..

Spencer Bachus Expected To Replace Barney Frank In The House

Written by:
Aaron Goldstein
Published on:
Nov/02/2010
Spencer Bachus

Online gambling’s biggest ally is expected to be replaced by the industry’s most outspoken opponent.  With the Republicans taking control of the House of Representatives as projected by CNN as of 9:15 pm EST, Alabama Congressman Spencer Bachus would probably be named the new Chairman of the House Financial Services Committee, currently chaired by Barney Frank.

Bachus has been in staunch opposition to legalized online gambling, including Internet poker.  Frank has attempted to pass legislation that would license and regulate the multi-billion dollar industry within the United States.

Frank did push through a measure to legalize the activity in the House subcommittee, however, he has expressed doubt that any further action would be taken during the brief lame duck session. 

“I’m not optimistic”, Congressman Frank said just a few weeks ago, noting that the cramped House floor schedule does not allow for such a measure to be voted on at this time.“There was some discussion over there to step up the pace.”

A Senate Democratic aide indicated to the Hill that it is highly unlikely the bill will move before the election. The staffer did say there is a small chance it might move in the lame-duck session as an attachment to a jobs bill.

Frank himself was in a closer than expected race to keep his seat.  Regardless of whether Senate Majority Leader Harry Reid retains his seat in Nevada, he will still be overseeing the Senate through the remainder of this year and has indicated he might help Frank pass his legislation. 

Bachus taking over the House Financial Services Committee chairpersonship is the last thing that the online gambling sector would want.  He has routinely attempted to obstruct efforts to legalize such activity in the United States. 

Republican committee members and two Republican aides confirmed to MSNBC that Bachus should take over Frank’s position, however, there has been some well-publicized opposition to Bachus assuming that role among his own party.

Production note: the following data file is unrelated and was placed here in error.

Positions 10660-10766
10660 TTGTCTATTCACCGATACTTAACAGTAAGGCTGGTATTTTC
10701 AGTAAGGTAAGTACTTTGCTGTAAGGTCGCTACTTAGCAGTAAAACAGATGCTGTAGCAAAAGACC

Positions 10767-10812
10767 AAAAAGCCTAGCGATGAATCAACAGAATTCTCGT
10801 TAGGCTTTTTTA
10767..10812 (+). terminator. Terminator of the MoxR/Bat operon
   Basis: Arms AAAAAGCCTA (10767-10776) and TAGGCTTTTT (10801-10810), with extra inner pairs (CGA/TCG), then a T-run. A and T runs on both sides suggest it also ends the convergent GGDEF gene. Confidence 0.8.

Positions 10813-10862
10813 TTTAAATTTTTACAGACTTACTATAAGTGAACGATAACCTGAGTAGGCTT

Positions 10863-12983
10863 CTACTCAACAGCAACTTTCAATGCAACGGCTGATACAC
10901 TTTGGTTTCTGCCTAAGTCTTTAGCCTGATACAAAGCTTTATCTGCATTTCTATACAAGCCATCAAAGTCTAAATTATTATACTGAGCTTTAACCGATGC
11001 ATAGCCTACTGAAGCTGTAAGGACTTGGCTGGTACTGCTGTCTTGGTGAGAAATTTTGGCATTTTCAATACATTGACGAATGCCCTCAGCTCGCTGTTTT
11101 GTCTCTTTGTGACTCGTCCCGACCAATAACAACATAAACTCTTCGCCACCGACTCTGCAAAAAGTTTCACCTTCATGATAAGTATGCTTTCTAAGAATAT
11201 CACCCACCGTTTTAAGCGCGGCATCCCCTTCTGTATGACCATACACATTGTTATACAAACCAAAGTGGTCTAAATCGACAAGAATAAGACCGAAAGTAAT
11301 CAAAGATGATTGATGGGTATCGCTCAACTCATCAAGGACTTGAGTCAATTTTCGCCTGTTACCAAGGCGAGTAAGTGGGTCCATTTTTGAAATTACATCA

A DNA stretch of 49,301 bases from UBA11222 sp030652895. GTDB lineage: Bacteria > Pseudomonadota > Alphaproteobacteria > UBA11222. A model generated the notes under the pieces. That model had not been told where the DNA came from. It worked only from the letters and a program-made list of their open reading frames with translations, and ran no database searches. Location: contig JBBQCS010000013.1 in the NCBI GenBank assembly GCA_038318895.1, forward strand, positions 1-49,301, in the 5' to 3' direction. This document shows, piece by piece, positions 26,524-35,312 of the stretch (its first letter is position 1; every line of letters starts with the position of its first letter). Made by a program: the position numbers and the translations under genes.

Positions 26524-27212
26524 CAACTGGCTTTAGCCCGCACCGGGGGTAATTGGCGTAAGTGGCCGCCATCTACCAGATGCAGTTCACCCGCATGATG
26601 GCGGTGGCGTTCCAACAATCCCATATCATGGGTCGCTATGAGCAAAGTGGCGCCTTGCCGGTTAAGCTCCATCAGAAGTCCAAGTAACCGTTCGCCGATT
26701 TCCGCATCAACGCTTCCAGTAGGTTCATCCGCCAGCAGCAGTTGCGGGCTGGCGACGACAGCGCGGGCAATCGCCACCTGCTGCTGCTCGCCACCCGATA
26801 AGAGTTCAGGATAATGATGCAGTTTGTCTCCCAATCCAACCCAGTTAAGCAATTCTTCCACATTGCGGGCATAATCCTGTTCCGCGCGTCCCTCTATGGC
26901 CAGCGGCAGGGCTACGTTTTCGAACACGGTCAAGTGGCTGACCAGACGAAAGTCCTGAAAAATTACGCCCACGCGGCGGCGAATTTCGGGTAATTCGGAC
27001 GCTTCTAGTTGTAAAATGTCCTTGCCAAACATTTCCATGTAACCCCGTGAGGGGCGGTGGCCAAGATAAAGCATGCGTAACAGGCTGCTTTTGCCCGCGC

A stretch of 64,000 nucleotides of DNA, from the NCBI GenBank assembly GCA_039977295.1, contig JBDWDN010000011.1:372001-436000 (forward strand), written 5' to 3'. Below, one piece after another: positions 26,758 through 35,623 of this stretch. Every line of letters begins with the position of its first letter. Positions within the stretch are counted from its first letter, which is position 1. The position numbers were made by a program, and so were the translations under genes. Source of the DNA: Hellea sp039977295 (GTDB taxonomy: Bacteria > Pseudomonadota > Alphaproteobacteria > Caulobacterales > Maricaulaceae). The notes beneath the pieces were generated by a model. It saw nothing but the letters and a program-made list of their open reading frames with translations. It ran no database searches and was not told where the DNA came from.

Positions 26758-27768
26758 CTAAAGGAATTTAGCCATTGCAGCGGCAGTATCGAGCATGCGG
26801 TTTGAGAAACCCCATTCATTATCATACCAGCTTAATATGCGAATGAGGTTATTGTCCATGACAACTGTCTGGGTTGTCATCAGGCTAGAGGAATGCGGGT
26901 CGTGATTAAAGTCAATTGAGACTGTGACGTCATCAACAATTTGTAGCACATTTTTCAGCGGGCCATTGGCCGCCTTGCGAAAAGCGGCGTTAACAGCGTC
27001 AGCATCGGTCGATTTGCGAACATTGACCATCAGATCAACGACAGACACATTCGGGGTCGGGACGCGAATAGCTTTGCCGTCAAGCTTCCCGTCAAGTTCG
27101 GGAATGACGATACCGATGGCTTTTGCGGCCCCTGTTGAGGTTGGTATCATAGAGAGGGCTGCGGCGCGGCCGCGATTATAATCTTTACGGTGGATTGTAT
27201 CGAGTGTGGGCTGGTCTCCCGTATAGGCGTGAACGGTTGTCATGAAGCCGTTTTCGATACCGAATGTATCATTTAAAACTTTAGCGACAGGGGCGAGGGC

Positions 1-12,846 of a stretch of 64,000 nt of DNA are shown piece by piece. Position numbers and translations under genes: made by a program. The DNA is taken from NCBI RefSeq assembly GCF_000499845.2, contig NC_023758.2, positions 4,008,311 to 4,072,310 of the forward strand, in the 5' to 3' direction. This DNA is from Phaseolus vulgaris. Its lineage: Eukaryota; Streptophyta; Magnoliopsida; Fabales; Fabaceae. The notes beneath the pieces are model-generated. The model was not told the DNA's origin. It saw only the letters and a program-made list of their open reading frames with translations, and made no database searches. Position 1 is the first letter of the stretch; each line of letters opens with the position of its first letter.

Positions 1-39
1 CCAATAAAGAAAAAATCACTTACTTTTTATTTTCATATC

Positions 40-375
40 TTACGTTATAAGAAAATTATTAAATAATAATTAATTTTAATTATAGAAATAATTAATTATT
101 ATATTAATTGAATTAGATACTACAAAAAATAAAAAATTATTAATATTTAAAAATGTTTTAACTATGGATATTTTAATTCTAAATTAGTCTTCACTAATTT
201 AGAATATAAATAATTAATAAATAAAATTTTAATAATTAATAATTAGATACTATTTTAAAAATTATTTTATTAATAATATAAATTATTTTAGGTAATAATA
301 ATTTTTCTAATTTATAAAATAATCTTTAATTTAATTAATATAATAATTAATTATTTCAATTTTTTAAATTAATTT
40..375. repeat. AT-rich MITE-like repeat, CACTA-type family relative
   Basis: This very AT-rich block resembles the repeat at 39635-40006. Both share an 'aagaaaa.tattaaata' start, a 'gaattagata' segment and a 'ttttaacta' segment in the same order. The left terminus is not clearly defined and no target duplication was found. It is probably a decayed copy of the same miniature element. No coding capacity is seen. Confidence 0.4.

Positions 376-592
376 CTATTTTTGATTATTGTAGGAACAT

In 2008, as the senior Republican on the financial services committee, Bachus was removed from his role after failing to properly oversee the Troubled Asset Relief Program (originally a $700 billion bailout). 

Frank’s role, though diminished, will likely still be important.  After all, Bachus, as a minority member of the House, has been a thorn in the side of online gambling interests for the better part of two years. 

- Aaron Goldstein, Gambling911.com

Politics News

Crime Leads Voter Concerns as NYC Mayoral Primary Approaches

Crime Leads Voter Concerns as NYC Mayoral Primary Approaches

Fear of crime is back as a political issue in New York City. For the first time in years it could be a prime factor in who voters pick as their next mayor.

Next World Leader to Get Slapped...Here Are The Odds

Next World Leader to Get Slapped...Here Are The Odds

French President Emmanuel Macron surely wasn't expecting a face full of fingers when he greeted hospitality workers in the southern portion of his country yesterday.

Walls Closing in on Gaetz, Yang No Longer Favored to Win NYC

Walls Closing in on Gaetz, Yang No Longer Favored to Win NYC

The Feds are reportedly investigating whether Florida Congressman Matt Gaetz has ubstructed justice in the sex trafficking investigation into him.  BetOnline continues to offer odds on whether Gaetz will resign or get the boot by year's end.

Gaetz Associate Pleads Guilty: Latest Odds on the Congressman

Gaetz Associate Pleads Guilty: Latest Odds on the Congressman

Oddsmakers at BetOnline have Florida Congressman Matt Gaetz at 50% to get convicted on sex trafficking charges.  That could change with one of his associates now cooperating with federal authorities in the investigation.

Will Florida Go Blue in 2022?

Will Florida Go Blue in 2022?

BetOnline has activated odds for eight states’ Senate elections. Will Florida, Wisconsin, Georgia, Nevada, New Hampshire, North Carolina, Arizona and Pennsylvania go Blue or Red in 2022?

Syndicate